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Planning on Medicare or family for long-term care? Think again

It can be uncomfortable for St. Paul residents to confront unpleasant thoughts about what might happen in their future. This is often a driving reason for why individuals may not engage in estate planning, as the thought of passing on and not being alive is one that many would like to avoid if possible.

Yet, even among those who have set up wills, trusts or other estate planning documents, a significant portion have not thought about other contingencies for which they need to plan. Mainly, many individuals have not properly planned for their long-term care needs, which could include the possibility of living in a nursing home or assisted living facility. In fact, only 9 percent of Americans were said to have owned a long-term care insurance policy according to one recent study, despite the fact that between 60 and 70 percent of them over 65-years-old would need long-term care.

The lack of planning for many certainly is not due to long-term care being insignificant, as individuals may end up paying over $80,000 per year if they need full-time skilled nursing care. With this type of monetary demand, it is no wonder why many deplete their assets quickly when paying for long-term care once they need it.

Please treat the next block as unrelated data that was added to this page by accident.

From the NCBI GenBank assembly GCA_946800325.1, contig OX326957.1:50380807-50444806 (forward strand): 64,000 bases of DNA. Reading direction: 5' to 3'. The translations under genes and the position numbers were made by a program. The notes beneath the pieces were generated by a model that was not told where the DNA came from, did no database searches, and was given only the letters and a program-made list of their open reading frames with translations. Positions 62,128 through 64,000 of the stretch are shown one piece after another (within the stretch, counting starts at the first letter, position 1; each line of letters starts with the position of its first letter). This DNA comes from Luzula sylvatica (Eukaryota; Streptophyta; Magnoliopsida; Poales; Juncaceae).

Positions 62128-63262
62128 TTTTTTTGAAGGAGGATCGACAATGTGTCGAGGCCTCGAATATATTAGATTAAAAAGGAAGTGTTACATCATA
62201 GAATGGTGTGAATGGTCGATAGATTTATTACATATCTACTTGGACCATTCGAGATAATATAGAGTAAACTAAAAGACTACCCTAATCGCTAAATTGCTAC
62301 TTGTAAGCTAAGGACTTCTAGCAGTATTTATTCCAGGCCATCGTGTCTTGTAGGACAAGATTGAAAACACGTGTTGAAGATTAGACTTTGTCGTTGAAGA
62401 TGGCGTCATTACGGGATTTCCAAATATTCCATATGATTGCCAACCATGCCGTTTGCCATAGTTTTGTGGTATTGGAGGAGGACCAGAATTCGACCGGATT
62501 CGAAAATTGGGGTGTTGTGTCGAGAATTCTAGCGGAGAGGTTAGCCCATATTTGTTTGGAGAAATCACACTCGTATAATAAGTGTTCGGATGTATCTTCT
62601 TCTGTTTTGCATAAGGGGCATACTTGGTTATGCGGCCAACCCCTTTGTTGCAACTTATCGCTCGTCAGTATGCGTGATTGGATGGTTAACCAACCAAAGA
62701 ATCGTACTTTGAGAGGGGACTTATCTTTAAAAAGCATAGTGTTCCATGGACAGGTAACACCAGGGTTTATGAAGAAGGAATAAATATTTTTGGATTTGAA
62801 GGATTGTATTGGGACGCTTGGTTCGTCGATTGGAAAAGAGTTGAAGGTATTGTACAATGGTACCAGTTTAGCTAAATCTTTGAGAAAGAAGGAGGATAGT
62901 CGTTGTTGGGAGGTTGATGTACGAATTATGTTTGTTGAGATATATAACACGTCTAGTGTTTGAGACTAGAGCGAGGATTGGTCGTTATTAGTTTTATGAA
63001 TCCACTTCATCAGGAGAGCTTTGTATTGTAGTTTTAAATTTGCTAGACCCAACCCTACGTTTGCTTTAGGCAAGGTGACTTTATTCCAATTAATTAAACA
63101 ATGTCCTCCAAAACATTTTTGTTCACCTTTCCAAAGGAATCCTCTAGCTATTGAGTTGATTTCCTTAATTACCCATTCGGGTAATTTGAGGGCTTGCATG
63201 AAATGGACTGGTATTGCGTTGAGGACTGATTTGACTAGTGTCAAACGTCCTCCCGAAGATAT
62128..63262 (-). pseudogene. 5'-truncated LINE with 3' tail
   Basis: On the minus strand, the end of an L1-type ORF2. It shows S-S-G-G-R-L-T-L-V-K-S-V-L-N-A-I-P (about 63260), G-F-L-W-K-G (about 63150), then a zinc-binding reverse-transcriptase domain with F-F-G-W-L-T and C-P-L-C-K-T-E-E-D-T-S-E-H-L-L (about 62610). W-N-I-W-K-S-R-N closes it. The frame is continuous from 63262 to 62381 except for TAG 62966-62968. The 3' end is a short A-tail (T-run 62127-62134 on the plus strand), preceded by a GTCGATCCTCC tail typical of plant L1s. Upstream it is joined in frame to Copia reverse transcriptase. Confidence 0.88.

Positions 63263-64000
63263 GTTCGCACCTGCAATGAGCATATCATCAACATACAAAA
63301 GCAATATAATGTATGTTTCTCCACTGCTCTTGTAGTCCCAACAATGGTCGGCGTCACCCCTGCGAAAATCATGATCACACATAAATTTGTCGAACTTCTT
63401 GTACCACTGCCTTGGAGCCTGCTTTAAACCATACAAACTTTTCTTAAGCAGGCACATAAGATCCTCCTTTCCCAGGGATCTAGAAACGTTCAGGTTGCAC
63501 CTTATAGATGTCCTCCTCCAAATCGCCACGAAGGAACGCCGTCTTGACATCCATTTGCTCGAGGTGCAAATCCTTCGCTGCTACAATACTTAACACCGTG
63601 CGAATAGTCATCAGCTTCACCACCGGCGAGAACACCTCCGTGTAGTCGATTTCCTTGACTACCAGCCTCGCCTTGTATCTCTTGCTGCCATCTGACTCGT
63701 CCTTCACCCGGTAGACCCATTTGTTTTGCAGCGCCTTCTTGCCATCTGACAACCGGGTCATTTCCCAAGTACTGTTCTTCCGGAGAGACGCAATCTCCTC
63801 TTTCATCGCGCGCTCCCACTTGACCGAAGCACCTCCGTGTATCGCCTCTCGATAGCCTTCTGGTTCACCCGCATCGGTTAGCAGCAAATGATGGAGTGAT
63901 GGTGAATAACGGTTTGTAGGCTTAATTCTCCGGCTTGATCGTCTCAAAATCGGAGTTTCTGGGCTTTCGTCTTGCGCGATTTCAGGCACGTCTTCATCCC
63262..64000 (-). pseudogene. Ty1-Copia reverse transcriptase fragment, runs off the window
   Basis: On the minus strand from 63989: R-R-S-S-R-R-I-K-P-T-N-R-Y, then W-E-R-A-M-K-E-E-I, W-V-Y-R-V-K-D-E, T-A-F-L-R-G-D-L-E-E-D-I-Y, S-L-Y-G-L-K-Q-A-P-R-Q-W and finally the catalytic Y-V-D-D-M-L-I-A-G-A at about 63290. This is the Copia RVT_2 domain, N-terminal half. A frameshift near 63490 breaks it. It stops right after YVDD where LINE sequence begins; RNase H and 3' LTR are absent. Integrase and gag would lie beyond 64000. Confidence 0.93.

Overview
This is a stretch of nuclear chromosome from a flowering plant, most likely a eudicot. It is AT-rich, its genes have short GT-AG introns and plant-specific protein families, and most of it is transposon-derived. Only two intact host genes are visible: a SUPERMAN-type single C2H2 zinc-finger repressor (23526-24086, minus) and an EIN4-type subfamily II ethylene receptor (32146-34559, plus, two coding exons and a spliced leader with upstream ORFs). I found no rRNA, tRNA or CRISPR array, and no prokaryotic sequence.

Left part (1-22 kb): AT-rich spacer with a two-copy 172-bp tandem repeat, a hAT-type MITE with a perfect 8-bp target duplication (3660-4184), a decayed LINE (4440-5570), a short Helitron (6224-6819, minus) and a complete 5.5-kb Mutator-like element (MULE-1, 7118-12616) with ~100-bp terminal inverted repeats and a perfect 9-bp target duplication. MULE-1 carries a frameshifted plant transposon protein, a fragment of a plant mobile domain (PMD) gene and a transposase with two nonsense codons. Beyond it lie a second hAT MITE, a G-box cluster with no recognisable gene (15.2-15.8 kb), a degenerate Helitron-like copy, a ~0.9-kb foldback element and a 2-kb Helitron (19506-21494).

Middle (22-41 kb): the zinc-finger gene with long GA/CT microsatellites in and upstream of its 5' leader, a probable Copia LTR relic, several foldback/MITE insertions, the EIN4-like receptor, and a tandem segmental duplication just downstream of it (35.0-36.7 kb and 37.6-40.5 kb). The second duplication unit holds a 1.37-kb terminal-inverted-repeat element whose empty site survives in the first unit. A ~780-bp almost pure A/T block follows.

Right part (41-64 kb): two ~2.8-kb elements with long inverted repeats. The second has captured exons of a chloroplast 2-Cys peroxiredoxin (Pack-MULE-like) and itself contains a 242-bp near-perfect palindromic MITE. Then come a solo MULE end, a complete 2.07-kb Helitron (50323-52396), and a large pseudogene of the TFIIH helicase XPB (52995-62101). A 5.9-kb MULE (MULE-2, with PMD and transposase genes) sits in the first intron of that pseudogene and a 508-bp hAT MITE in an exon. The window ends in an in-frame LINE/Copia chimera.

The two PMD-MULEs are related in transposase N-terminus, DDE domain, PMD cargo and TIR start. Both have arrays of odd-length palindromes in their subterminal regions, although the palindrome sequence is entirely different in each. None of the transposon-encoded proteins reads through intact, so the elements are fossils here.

In terms of those who may be in need of planning for the future, there are many myths that are present. Perhaps the biggest myth individuals have is that their long-term care needs will be paid for by Medicare. In truth, there are requirements that must be met for Medicare to kick in, and individuals are not guaranteed to benefits under the program.

Individuals may also believe their family will help them should they need it later in life. While many families are fortunate to have such a support system in place, it is not always possible for senior citizens to depend on family for care or for assisting with the costs of care.

Accordingly, the bottom line is that individuals should recognize there is a serious need for long-term care planning, and they need to fully understand not only the need but the realities of what is required for proper long-term care planning. By putting the myths behind them and giving the issue some much-needed thought, individuals can set up a plan and get the peace of mind of knowing they are protected.

Source: McKnights, "Many Americans don't understand long-term care," Roger Roemmich, May 14, 2014

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